I took some time off in the summer as I'd plateaued, big time. Then, just after one week of training I became very sick, not exercising at all for the next six weeks. I had to ease back into riding for a couple of weeks before having my first really good week last week, 231 quality miles. The problem is, I'd been eating like I was riding 15 hours a week the entire time! So, packing on the pounds I did!
The hotel was next door to the Border Patrol Detention Facility and we had read that announcements were made over the loud speakers all night long. We didn't hear any such thing.
A few nights before the race someone that remembered me from the Nogales Classic contacted me, asking if I'd like to help he and his friends out. He said they earned platinum status last year (a time of 4:20), but would like to improve this year. I was quite flattered. I remembered who they were and looked to fall in with them on the ride.
The morning was cold, just above 40 degrees. That's perfect running weather, but on a bicycle, a bit chilly. Turns out I couldn't feel my toes for about 3 hours! At the start of the race the national anthem was played and the announcer mentioned to keep in mind, while cycling, those who are suffering and dear to your heart. He shared the story of his niece who is likely to succumb to a long battle with breast cancer this coming week. I thought of my daughter off lonely in Missouri at Basic Training, and was saddened. I like the message though, these types of endurance events are a celebration, if not an exploitation, of good health.
|The Chubby Cyclist...fear the socks!|
I started the race out towards the front of the group. I wanted to use what I learned in the Nogales Bicycle Classic, which was, stay with the front as long as possible, but don't do any work!
I had no problem sticking with the group until we got to the climb...in fact, it was quite pedestrian. Everybody knew the climb was coming and it should've been an easy ride before that point! I saw the five or six guys that I was to sit in with pass me as they worked up towards the front of the group, but I was quite comfortable inside the center of the peloton, protected from the wind, so I let them go.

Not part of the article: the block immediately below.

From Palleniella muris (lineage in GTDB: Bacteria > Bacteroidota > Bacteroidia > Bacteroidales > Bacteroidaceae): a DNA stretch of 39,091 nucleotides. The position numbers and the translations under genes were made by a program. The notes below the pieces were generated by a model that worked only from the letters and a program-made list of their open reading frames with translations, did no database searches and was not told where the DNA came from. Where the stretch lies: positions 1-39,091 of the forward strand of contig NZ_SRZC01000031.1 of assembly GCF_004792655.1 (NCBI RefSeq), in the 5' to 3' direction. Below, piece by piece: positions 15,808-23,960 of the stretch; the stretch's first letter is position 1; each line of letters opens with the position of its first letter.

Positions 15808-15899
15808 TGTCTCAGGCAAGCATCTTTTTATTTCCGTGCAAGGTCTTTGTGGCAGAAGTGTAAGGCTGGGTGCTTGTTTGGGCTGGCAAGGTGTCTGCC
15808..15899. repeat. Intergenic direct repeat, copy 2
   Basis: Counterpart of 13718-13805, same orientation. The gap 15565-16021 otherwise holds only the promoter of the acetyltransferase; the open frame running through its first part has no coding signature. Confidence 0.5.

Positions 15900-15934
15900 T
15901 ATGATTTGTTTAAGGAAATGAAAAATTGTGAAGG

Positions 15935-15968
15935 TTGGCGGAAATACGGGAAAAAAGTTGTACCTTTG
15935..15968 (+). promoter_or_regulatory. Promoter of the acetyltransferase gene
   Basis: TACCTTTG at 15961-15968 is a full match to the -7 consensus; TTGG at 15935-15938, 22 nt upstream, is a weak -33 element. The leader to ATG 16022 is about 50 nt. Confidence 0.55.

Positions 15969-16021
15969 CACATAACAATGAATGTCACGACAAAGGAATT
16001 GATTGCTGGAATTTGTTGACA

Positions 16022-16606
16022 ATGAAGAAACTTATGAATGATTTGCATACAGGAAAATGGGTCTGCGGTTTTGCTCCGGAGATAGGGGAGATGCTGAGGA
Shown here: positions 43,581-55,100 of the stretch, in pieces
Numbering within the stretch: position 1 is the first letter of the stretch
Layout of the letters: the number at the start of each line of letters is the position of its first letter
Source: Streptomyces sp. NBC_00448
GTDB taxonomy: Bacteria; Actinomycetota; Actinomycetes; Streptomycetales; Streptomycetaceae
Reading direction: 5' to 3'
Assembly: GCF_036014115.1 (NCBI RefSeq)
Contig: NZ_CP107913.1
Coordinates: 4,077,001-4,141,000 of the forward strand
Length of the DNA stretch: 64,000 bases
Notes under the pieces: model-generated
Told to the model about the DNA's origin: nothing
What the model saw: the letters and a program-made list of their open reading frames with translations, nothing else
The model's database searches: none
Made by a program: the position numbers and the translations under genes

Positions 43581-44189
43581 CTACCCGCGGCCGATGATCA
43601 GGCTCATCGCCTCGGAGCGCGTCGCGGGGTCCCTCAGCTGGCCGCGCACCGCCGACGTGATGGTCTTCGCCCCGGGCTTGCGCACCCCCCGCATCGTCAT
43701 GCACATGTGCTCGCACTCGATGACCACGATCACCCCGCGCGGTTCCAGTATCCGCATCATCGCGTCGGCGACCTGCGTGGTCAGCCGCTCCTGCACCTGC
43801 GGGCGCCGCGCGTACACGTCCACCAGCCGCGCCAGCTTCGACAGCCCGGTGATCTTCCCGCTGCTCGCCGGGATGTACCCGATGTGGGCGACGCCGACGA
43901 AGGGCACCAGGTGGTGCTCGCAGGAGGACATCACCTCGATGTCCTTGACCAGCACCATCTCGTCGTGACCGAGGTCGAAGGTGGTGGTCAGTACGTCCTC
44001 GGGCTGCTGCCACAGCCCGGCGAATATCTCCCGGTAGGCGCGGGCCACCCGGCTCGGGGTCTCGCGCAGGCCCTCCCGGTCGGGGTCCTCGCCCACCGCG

Once we got to the climb I realized I should've worked to move up towards the front of the lead group. That way, if I began to get dropped, which was likely, then perhaps I would end up at the back. But instead I was in the middle and by the time we were half way up, I was out the back and soon dropped, over heating and nearly sick. I dialed it back and just eased up the climb in granny gear. I didn't see any of the Nogales group on the climb, so I figured they moved right on ahead.
I desperately wanted a break, but no rest for the weary! I remember thinking that I was intensely happy that I've been riding hills a lot, knowing that I'd be suffering far worse if I hadn't been. I also remember thinking that this was the race right here...if I had been able to stick with the group, I'd probably finish with the lead group.
Eventually a few people caught up with me as I was sitting up and not pushing anymore. I tucked in behind them. When we finally reached the top my extra weight shot me down the mountain! That was cool, several miles of fairly steep decline to allow me to catch my breath.
|A typical echelon is strung out, a sign that the group is going fast.|
And while this makes the group go way faster than they could alone, make no mistake, rolling along at 24 to 30 miles an hour, having to surge forward as the riders in front perhaps start descending while you're still climbing, keeping in mind that you must keep contact with the rider in front or else you're out of the slip stream and must sprint to catch up, is not easy work!
A few riders instructed the group on how long to pull and that each puller should make sure not to lose contact with the group. I was all ears, never having done much of this before, certainly not for any amount of time. I got scolded for not signaling that I was done with a pull, then misread the gap as I tried to get back in line, nearly bumping another rider off the road. I apologized personally each time. The last thing I wanted to do was make a fool of myself (says the guy with the Where's Waldo socks).